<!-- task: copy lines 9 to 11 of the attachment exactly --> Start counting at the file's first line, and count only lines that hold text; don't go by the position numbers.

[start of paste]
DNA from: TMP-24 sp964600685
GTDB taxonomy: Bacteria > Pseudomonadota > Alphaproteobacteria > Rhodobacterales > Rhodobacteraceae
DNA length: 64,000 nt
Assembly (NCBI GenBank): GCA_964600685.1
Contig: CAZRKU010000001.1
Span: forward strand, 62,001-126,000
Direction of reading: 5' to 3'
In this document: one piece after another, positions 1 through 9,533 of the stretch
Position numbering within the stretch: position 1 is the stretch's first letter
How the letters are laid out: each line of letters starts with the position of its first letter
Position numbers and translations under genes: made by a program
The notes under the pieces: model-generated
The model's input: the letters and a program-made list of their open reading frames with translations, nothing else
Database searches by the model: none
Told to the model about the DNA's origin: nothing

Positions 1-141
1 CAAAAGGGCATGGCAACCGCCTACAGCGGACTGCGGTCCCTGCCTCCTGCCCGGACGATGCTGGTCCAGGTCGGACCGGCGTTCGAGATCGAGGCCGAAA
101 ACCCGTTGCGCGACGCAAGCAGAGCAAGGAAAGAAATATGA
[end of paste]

Position numbering within the stretch: position 1 is the stretch's first letter
How the letters are laid out: each line of letters starts with the position of its first letter
Position numbers and translations under genes: made by a program